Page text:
Seaboard had 127 shareholders as of January 24, 2014.[9] One share of Seaboard (SEB), currently sells for around $3,800. Its unusually large price tag is attributed to the company never undergoing a stock split.[10]


The current members of the board of directors of Seaboard Corporation (as of 2014) are Steven J. Bresky, David A. Adamsen, Douglas W. Baena and Edward I. Shifman, Jr.

Sustainability & Stewardship

In 2008, Seaboard Foods released its first “Sustainability & Stewardship” Report outlining its commitments to: Quality, Customers, Employees, Environment, Animal Care and Community.

Seaboard Foods began producing biodiesel from the animal by-products at its Guymon, Oklahoma processing plant in 2008. Since then, Seaboard Foods has implemented numerous initiatives and contributed to community endeavors, including:

  • High Plains Bioenergy, a subsidiary of Seaboard Foods, opened its first public compressed natural gas (CNG) filling station in Guymon, Oklahoma on August 21, 2014.
  • Seaboard Foods added trucks and several pickups to its fleet that use compressed natural gas (CNG).
  • As part of Seaboard Foods' continuous improvement program, a dedicated audit team inspects 109 environmental, health and safety-related items at its farms twice a year.
  • Seaboard Foods has a zero-tolerance policy for improper animal handling. The company was the first large-scale pork producer to voluntarily agree to animal welfare audits.
  • An annual survey gages overall customer satisfaction with products and services.
  • Seaboard Foods donated more than 12,000 pounds of pork and refrigeration trailers to tornado relief efforts following the Moore, Oklahoma tornado in 2013.
  • Implemented regional community college scholarship programs for students pursuing technical careers.

Following the lead of Seaboard Foods, Butterball, LLC has implemented significant additions and changes to its animal care and well-being program. The company is also well known for its free Turkey Talk-Line, where customers can ask preparation questions and receive safety tips, and for its commitment to armed forces and their families.[11]

Seaboard Corporation and The Seaboard Foundation are focused on making a difference around the world by supporting a broad range of worthy causes in the local communities in which they operate. The Foundation provides funding for education, improving public health, eliminating hunger, sustainable agriculture and food production. Corporation and Foundation beneficiaries[12] include:


Seaboard Foods received the 2014 Achievement Award from NGVAmerica for Outstanding CNG Fleet & Station Program. NGVAmerica is the national organization driving the use of natural gas as a clean, domestic, safe and abundant transportation fuel.[13]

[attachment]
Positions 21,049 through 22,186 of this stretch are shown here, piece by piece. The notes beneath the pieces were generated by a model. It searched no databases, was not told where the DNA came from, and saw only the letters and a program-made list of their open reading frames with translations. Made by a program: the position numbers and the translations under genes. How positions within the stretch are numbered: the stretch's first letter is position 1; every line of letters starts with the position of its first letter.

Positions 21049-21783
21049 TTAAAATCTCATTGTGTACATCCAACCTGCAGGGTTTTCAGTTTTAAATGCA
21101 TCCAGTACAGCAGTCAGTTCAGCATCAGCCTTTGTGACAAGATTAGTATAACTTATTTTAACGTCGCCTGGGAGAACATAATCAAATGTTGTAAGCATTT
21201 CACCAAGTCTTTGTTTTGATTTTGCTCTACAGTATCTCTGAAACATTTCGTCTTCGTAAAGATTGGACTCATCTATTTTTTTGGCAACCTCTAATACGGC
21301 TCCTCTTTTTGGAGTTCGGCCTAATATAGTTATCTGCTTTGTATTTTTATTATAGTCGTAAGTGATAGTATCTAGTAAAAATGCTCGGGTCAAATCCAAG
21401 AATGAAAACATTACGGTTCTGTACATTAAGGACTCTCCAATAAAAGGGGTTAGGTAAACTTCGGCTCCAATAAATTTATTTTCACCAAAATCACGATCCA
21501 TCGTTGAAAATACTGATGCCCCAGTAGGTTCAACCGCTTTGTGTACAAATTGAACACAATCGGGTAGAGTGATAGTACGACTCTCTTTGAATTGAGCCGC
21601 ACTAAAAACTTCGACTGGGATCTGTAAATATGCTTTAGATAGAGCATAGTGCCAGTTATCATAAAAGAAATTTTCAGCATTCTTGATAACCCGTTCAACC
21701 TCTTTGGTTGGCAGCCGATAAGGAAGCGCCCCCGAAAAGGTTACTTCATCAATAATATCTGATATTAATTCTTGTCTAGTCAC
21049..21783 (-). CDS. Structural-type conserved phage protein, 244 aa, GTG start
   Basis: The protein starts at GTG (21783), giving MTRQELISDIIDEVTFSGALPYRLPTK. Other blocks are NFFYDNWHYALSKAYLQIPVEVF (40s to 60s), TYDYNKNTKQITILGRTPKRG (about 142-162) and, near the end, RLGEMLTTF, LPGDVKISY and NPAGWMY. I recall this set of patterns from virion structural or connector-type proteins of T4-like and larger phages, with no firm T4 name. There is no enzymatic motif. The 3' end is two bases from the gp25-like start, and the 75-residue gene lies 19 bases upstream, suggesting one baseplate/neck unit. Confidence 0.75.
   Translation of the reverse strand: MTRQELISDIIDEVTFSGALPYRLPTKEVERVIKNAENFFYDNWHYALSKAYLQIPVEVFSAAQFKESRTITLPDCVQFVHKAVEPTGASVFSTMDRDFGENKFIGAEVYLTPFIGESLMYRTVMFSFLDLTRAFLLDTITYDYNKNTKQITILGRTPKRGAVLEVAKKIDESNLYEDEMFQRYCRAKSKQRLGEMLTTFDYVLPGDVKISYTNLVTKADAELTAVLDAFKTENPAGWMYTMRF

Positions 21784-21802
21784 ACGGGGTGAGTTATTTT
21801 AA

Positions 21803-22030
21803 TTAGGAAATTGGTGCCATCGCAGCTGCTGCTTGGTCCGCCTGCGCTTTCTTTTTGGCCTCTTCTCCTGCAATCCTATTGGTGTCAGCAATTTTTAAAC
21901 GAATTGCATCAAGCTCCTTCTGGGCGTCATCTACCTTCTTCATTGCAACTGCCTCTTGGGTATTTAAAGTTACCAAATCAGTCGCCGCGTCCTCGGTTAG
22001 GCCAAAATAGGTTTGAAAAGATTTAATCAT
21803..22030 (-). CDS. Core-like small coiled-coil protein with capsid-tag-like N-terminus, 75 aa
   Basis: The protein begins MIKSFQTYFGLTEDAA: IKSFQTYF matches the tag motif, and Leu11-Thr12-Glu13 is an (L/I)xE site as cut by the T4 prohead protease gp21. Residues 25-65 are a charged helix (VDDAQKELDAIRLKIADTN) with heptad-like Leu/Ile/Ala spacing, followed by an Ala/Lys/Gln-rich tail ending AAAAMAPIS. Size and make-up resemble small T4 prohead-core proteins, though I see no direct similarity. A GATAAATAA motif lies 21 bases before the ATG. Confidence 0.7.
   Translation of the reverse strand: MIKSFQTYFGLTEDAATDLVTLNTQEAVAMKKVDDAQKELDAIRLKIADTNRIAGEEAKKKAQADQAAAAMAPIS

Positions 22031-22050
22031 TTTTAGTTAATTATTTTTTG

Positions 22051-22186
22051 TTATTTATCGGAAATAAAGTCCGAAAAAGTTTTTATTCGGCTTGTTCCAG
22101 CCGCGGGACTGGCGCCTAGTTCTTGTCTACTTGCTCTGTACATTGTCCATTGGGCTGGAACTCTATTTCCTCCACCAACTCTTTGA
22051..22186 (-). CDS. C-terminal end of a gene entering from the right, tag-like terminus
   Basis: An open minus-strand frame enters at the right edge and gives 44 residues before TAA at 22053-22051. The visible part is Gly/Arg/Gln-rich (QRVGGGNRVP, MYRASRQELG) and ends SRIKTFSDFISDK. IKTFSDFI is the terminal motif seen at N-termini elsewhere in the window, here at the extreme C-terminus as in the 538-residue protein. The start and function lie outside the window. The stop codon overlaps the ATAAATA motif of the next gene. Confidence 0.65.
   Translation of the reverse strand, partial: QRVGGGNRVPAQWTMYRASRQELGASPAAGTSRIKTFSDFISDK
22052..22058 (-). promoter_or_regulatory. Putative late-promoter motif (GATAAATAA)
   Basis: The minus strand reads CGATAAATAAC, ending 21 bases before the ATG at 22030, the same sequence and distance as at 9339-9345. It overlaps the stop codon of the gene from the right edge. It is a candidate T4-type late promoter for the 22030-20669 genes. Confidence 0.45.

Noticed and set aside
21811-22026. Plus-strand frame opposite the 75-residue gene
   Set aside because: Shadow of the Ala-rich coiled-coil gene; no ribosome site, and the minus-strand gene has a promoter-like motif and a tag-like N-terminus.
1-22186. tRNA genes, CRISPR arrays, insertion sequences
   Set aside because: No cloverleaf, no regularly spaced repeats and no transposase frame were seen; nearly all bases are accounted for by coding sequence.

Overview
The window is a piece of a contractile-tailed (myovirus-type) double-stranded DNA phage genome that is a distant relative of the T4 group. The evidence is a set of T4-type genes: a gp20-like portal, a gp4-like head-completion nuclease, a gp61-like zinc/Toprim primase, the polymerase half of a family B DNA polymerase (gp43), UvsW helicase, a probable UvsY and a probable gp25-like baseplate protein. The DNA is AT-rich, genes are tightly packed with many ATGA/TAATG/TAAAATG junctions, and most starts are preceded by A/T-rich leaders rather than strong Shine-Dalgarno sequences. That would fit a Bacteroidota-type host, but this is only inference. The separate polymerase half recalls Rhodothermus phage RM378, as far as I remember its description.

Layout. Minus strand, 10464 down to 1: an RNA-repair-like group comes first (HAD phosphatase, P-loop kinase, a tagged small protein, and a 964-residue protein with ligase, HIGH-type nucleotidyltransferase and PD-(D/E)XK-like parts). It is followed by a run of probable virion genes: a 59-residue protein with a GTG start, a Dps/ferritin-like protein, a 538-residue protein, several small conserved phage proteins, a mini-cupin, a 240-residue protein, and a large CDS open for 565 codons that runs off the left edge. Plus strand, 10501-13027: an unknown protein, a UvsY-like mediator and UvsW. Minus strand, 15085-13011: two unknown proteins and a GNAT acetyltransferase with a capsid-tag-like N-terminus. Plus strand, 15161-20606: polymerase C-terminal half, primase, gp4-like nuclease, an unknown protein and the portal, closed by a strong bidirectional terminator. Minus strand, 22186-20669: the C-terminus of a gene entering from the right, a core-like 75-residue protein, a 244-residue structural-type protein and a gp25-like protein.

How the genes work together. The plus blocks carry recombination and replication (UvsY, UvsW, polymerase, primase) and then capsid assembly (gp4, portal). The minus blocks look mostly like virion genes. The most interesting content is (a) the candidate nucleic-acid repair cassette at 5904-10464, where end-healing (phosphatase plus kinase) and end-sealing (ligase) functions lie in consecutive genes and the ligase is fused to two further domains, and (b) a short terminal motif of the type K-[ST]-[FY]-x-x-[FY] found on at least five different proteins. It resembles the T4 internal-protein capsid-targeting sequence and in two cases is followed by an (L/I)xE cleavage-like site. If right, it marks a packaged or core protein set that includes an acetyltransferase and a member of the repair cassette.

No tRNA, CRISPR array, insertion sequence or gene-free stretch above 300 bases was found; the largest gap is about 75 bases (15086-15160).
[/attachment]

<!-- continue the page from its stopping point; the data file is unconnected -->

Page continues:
For seven consecutive years, Seaboard Marine has been recognized by the Jamaican Exporters Association (JEA) for its growth and development of Jamaica’s export sector. The JEA is a non-government members association.[14]

In August 2014, Seaboard Marine was also awarded a Logistics Management magazine 2014 Quest for Quality Award in Ocean Carriers. This was its third consecutive year to receive the recognition. Logistic Management’s over 7,000 readers chose top performers in various transportation sectors. The annual survey is viewed as one of the transportation industry’s more reliable measures of customer satisfaction and performance excellence.[15]


Corporate welfare

In 1998, Time magazine published "The Empire of the Pigs", an article by investigative journalists Donald Barlett and James Steele that chronicled "how an extremely resourceful corporation plays the welfare game, maximizing the benefits to itself, often to the detriment of those who provide them." It also reported that Seaboard Corp. had a history of worker abuse and environmental damage during the same period that stock prices rose dramatically from $116 to $387 per share.[16] Rick Hoffman, CEO of the company's Seaboard Farms subsidiary, responded that "there were no programs that Seaboard solicited by the state that did not already exist for other new businesses.", and that much of the money Time claimed was earmarked for Seaboard did not actually benefit the company.

Misappropriation of land

In 1996, Seaboard bought the sugar plantation and refinery San Martin de Tabacal, in Salta, Argentina, and immediately fired 6,000 workers. Many of them were members of the Ava Guaraní and Kolla indigenous communities, who maintain a claim to ancestral lands they have inhabited and farmed for centuries. In 2003, they were removed at gunpoint, re-invigorating a campaign to have Seaboard Corp./San Martin de Tabacal return their land. The campaign gained the support of Adolfo Pérez Esquivel and other international activists.[17] In August 2007, a judge ordered Seaboard to cease all tree and earth removal pending a decision on land ownership.[18]

Cruelty to animals
Female pigs in gestation crates

In January 2012, an undercover exposé of Seaboard pig operations [19] revealed numerous severe welfare concerns including:[20]

· unsanitary pens and gestation crates containing accumulations of feces and urine

· pigs left in pens and gestation crates either dead or in severe need of medical attention

· callous indifference to pain, and abuse of pigs including smacking their genitals, pulling their hair, jabbing their eyes, and hitting them with gate rods to move them between crates.

Following the investigation, Seaboard faced Federal Trade Commission (FTC) and Securities and Exchange Commission (SEC) complaints alleging false statements in defense of the abuses documented in video.[21]